As on date, lake has around 900 houseboats and a few hundred are in Nigeen but ‘their sewerage also gets into the lake directly’. “Some STPs (bio-digesters) were attached to houseboats but due to some technical faults they were not approved,” claims the insider.

To clean the Lake, four dredgers are deployed but out of them only two are working and they are supposed to work for three hours daily. “At present, they don’t work for even two hours.  Other than dredgers, 1300 shikara wallas are hired for de-weeding who have their own style of working,” the insider alleged.

Authority owned machinery includes four weed harvester (two old and 2 new), which they claim are all functional, but inputs suggest that one is non functional for years due to defect in a pump of the machine costing approximately Rs 6 lakh, which the LAWDA is unable to buy even after floating tenders.

LAWDA have two draggers also which suck the mud from the lake bottom and send it out through pipes to fill the wetland on the lake periphery. Besides, it has two Water Masters as well, that have been purchased from Finland along with their ‘free spare parts’ but these are defunct as the important machinery has turned defective.

These machines also have two new model Barges each. Besides the Authority has four mosaic classic machines, two carvel cradle water master classic as third one was purchased in 2010. All these machines require repairs. 


LAWDA PRO said there is a wrong impression that the lake has shrunken. “We only have one reference, Sir Walter Lawrence who has written in 1895 that lake is 25 sq kms and water expansion, open space water, was 18 sq kms,” Tariq Ahmad Malik, said.

LAWDA, he insisted, added a large area to the lake from Nishat to Hazratbal, which was land mass and kids used to play on it. But in 1989 the LAWDA got commissioned, and they got dredgers. In 1998 they filled the right side of the lake with the dredged out material, which was then an open space, 50 meters from the shoreline, which later became the Foreshore Road. He claims the decision to construct Foreshore Road proved right otherwise it would have been encroached by now as it protected the lake. The 2009 satellite images by remote sensing imaginary shows the lake continues to be 25 sq kms, but the water expansion had increased from 18 to 20.21 sq km.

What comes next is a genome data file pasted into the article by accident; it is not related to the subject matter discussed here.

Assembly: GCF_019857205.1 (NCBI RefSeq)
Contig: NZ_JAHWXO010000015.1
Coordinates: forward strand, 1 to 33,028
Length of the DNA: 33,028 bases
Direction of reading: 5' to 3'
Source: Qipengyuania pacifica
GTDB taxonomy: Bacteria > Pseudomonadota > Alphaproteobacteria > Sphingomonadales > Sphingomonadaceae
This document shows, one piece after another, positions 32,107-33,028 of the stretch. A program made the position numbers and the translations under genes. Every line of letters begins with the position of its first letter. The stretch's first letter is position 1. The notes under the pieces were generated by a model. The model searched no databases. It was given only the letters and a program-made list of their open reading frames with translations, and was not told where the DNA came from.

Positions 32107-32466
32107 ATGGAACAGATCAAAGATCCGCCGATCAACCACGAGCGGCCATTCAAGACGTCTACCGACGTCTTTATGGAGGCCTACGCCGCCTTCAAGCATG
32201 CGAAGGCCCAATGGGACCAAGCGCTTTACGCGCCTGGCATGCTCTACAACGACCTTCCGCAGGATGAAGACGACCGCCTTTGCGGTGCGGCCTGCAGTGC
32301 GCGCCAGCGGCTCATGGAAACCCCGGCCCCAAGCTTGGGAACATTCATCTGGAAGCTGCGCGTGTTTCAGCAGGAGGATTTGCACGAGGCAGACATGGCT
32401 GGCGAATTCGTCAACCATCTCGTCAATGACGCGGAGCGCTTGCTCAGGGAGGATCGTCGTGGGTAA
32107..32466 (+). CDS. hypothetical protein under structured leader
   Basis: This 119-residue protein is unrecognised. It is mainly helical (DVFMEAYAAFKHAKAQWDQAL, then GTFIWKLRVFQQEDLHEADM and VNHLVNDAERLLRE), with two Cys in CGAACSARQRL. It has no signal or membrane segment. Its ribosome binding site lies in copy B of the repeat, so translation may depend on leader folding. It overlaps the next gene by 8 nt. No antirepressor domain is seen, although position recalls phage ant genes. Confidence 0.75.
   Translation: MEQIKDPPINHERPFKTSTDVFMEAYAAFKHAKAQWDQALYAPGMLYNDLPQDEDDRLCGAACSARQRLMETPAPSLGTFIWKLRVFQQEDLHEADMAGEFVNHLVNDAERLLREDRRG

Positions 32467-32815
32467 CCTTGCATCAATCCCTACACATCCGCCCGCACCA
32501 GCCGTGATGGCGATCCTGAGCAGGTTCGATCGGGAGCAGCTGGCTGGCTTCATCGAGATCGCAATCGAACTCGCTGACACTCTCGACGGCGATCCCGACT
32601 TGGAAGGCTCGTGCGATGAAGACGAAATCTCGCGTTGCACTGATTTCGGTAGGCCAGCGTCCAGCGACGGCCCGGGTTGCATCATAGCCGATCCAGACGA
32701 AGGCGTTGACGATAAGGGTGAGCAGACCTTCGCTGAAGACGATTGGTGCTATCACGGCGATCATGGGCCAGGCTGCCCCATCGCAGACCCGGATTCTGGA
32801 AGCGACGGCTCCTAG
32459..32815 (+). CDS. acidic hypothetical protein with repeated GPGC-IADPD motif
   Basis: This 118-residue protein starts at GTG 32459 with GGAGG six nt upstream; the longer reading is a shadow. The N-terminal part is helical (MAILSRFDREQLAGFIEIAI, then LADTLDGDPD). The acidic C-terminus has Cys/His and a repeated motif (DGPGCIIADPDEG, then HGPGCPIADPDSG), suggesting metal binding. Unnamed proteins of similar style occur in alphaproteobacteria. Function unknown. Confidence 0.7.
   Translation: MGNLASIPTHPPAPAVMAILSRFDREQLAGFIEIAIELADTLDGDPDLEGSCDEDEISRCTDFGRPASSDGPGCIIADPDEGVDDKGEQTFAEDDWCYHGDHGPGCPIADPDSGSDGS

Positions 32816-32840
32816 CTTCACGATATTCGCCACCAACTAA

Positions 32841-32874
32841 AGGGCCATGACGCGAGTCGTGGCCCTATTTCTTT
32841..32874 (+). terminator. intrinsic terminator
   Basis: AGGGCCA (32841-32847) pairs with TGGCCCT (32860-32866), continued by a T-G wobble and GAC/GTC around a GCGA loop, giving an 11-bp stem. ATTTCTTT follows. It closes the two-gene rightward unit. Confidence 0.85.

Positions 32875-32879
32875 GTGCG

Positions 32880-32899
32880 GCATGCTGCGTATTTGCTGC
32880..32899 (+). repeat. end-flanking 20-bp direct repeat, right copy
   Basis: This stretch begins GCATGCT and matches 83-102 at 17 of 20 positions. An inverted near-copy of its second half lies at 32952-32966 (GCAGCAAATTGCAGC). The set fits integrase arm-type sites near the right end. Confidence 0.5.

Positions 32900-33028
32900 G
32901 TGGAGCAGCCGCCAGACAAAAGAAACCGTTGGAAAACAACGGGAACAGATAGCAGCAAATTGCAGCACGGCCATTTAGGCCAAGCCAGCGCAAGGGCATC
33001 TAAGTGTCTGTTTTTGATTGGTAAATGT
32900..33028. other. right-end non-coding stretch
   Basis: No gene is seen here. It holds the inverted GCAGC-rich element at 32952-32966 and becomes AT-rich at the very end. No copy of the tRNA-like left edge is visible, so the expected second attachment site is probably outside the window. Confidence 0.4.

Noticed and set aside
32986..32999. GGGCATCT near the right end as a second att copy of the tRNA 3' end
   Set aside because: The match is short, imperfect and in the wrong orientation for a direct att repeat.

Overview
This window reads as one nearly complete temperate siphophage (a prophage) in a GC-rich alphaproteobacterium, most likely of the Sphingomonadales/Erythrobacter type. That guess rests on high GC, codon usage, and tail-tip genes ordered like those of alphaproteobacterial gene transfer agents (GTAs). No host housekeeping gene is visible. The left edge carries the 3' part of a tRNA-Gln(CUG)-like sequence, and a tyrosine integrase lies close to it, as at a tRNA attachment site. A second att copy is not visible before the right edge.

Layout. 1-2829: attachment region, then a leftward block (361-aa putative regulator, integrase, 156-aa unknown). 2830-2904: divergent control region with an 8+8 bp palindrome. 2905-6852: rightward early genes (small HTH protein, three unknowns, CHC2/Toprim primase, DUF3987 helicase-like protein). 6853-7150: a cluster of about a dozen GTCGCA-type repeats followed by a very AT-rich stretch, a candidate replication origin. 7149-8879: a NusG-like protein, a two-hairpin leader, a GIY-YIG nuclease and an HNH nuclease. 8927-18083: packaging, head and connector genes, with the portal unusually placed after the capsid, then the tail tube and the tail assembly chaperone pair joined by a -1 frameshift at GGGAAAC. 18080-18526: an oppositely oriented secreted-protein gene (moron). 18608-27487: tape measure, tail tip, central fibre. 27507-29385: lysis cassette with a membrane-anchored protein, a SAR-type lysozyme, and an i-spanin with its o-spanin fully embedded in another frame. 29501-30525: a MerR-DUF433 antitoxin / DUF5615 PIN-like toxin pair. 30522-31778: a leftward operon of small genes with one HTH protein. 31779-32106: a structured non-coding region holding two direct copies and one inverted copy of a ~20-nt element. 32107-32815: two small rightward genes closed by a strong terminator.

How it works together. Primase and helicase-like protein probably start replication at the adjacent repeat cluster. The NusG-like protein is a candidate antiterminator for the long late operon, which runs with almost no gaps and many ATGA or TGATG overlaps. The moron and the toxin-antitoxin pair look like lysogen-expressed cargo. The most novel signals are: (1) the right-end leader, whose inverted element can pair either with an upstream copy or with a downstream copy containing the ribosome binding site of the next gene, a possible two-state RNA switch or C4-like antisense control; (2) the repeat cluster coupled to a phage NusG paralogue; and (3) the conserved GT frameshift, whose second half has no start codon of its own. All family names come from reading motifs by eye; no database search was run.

“It increased by adding the 5 sq kms from Nishat to Habak which was a land mass, that included 300 houses of Dug Park, which were removed in 2001 and were rehabilitated in Chanapora area. Other than that Kila Mount’s 70 houses were also rehabilitated,” Malik added.

In 2009-10, an Electronic Total Stations (ETC) mapping was done and it showed 20 sq km water expansion in 25 sq km lake, he said.

Basically, 95 percent silt-loaded water to the lake comes from the catchment areas through Dachigam Nallah and Malori Nallah that joins at Tailbal and then reaches Habak, where settling basis separates the silt. “Its settling capacity is 18000 tonnes silt deposition at the mouth of Tailbal Nalla and a buffer zone was also constructed on Foreshore Road, as whatever slit comes it gets deposited. Ninety percent of the water comes from the glacier and only 10 percent of the water comes from the springs,” Malik said.

This water used to come directly to the lake after passing through some gates but now it has been diverted and the gates have been closed so that the water also gets purified through basins. Otherwise, it used to get slit, solid waste and garbage along.

The authority had identified 50 to 60 springs in the catchment blocked by cow dung and out of them, Malik said 50 were restored and demarcated by Devri stones.